Gaddafi’s murder by a mob and Libya’s fragmentation marked the definitive end of an era for the global response to war crimes. Vladimir Putin returned to the presidency the year after the Libya intervention and steered Russia on an increasingly confrontational path against the west. The Arab Spring turned to a bloodbath in Syria, China under Xi Jinping became more repressive and more assertive on the world stage, and Donald Trump, who has disdain for multilateral institutions of all forms, won the US presidency in 2016.
It would be hard to imagine a more inhospitable climate for the “responsibility to protect” or for war crimes courts for Syria, Yemen or Myanmar.
“Everyone got cold feet after how the Libya intervention happened,” Jelacic said. “But it is a huge stain on our conscience what we have allowed to happen in Syria. Massacres and people being tortured to death has become normal for nearly 10 years.”
Meanwhile, the ICC, whose powers were limited at its creation by the major powers, has come under attack in recent weeks from the Trump administration, which has threatened court officials (and their families) with sanctions if they pursue investigations into US and allied actions in Afghanistan, or Israel’s operations in the West Bank and Gaza.
“It is so self-defeating. It undermines our credibility to pursue justice and rule of law, and the prevention of atrocity crimes overseas,” former ambassador Scheffer said. Against such a backdrop, the phrase “never again” rings especially hollow.
“Especially after the violence in Syria to me it sounds empty, spent, meaningless,” said Iva Vukušić, a historian at Utrecht University. When it comes to accountability for war crimes, however, Vukušić argued all is not lost. The prosecution of Mladić and others had left an indelible mark.
“Before the tribunals for the former Yugoslavia and Rwanda, one could reasonably expect after a civil war or a dictatorship that nothing happens. But now I think in the last 25 years we have really witnessed a change in expectations, with academics, researchers and activists demanding accountability. I think in that sense, we will not go back.”
Trump’s assault on the ICC has prompted a backlash among its supporters, including America’s closest allies who have come out in support of the institution. A new prosecutor is currently being chosen, and a review of its operations is due by the end of the year, with the aim of rendering it more effective.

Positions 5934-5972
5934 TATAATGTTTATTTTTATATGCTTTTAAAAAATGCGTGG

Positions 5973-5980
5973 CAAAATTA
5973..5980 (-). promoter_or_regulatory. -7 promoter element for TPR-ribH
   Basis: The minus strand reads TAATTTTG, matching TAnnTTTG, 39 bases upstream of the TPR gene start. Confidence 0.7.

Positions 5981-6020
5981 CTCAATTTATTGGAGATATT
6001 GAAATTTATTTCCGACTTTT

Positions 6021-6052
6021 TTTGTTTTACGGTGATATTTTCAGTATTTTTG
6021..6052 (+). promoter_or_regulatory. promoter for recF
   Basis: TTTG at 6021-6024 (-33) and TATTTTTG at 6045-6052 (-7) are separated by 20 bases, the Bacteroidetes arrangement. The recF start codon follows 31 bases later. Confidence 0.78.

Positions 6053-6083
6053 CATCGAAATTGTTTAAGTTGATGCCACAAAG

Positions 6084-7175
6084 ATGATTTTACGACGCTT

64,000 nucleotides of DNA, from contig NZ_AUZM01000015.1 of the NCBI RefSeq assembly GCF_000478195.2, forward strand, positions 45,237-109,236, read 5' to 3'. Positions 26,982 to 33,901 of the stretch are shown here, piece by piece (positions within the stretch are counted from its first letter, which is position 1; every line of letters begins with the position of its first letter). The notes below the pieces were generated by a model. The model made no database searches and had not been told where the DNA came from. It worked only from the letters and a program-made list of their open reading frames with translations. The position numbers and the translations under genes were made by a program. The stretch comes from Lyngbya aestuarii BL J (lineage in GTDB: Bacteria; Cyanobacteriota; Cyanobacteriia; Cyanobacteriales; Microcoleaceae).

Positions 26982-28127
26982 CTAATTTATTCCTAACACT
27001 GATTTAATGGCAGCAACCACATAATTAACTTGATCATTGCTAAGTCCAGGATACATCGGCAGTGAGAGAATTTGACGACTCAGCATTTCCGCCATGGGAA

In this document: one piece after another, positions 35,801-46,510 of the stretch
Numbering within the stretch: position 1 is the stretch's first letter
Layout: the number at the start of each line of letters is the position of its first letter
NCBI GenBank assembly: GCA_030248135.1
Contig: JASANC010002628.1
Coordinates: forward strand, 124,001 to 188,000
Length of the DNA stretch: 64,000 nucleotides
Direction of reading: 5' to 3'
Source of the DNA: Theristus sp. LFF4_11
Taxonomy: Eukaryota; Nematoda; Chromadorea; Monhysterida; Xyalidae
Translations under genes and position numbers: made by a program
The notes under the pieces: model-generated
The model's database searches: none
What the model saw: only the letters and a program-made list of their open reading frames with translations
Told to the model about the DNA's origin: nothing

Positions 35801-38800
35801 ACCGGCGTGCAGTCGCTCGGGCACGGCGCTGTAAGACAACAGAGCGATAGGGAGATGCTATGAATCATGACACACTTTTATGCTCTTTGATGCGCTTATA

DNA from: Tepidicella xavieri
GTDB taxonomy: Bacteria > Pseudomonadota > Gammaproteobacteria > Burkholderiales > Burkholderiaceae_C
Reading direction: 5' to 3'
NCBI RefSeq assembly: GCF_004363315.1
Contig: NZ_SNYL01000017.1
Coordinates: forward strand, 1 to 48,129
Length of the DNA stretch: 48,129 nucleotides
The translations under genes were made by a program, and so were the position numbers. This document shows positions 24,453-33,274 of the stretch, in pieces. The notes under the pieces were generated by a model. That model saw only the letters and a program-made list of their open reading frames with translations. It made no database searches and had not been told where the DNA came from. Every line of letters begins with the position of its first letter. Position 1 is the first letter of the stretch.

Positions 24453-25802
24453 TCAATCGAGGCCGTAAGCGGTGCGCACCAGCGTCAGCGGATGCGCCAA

Meanwhile, in the absence of a special tribunal on Syria, courts in Germany, the Netherlands and Scandinavia have been investigating war crimes there under principles of universal jurisdiction. In April, a court in the German town of Koblenz began the trial of two former Syrian regime officials who had defected to Germany.
It is the first of many prosecutions, possibly hundreds, in the works. Evidence has been collected by the International Impartial and Independent Mechanism, set up in Geneva with the support of the overwhelming majority of the UN general assembly as a means of sidestepping the impasse of great powers in the security council to pursue justice in Syria.
The Koblenz trial also draws on some of the 800,000-plus Syrian regime documents smuggled out of the country over the years, often at considerable personal risk, by the Commission for International Justice and Accountability (CIJA) an independent body supported in its work in Syria by the UK, Canada and Germany. It also collects evidence on Isis atrocities in Syria and Iraq.
Jelacic is now CIJA’s head of external relations. “The one thing that is salvageable is the notion of accountability – the notion of those responsible answering for those crimes,” she said.
“This is the straw to which I clutch now, which keeps me going, because you cannot undo the principles, the conventions, the international laws agreed by the state parties, and it is these laws that allow us to pursue justice such as we can for the Syrians. So that’s what cannot be undone.”
• The map on this article was amended on 5 July 2020 because an earlier version incorrectly labelled Albania as North Macedonia.